The transition process involves retrospective application of FRS 102. Auditors will need to ensure their work programmes are tailored to ensure the risk of material misstatement due to the transition process is reduced to an acceptable level. Section 35 Transition to this FRS requires retrospective application and the client needs to prepare an opening balance sheet as at the date of transition (which is the start date of the earliest period reported in the financial statements), so for a December 2015 year-end, the date of transition will be 1 January 2014. Clearly this is going to result in additional audit work than would otherwise normally be required and this will be an important factor to bring into the timetable.
The suitability of audit staff to audit the transition must also be carefully considered. In cases where the conversion process is particularly complex, suitable appropriate judgements will need to be made by the auditor so as not to compromise audit quality. Audit firms will need to ensure that the staff deployed on assignments in the year of transition are competent to perform such assignments. UK GAAP under FRS 102 is markedly different in a lot of areas and this in itself will increase the risk of material misstatement. Notwithstanding the ‘effective from’ date of 1 January 2015, the FRC have already issued proposed amendments to FRS 102 in respect of financial instruments and the reduced disclosure framework and so auditors must ensure that they keep abreast of all the latest developments where the new standard is concerned.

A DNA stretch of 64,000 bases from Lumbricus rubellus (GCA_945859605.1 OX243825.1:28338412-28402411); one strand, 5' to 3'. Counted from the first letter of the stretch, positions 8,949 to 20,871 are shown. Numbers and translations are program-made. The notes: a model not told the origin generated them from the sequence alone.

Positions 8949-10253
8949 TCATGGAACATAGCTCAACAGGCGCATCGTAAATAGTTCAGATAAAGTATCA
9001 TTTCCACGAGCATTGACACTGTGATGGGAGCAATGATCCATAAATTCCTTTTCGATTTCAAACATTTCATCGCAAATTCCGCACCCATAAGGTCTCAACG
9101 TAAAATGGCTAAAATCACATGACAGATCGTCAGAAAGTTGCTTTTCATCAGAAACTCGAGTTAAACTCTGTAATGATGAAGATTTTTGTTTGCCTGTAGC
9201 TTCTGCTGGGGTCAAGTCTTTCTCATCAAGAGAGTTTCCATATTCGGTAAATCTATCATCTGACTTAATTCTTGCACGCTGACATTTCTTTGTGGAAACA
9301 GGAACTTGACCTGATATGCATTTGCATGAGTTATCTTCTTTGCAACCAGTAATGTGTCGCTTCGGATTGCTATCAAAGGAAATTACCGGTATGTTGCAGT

Specific issues to consider at planning stage
At the planning stage, the auditor will gain an understanding of how smoothly the transition process has been undertaken by the client. If the client has had considerable difficulties in dealing with the transition, or if exceptions have been reported by the accounting system during the process, this is going to have an impact on the overall risk assessment (i.e. there is an increased risk of material misstatement) and procedures should be tailored specifically to address these risks. Discussions with management at the planning stage should involve clearly identifying the information that the auditor will require and instructions from the engagement partner to the team in ensuring that the audit evidence gathered over the transition is of a high quality and would be able to stand up to scrutiny.
Issues that may be considered by the auditor at the planning stage are:
- Valuations of fixed assets: Does the client wish to switch from revaluation to depreciated historic cost? If so, has a previous GAAP valuation been used? If a previous GAAP revaluation has been used has the client accounted for depreciation between the date of the valuation and the date of transition? Is an auditor’s expert needed?
- Has the client considered deferred tax implications on revalued assets under FRS 102 at the transition date?
- Are short-term employee benefits accrued by employees but not paid until the next financial year (for example holiday pay) material? If not, would they become material when aggregated with other misstatements identified during the transition stage?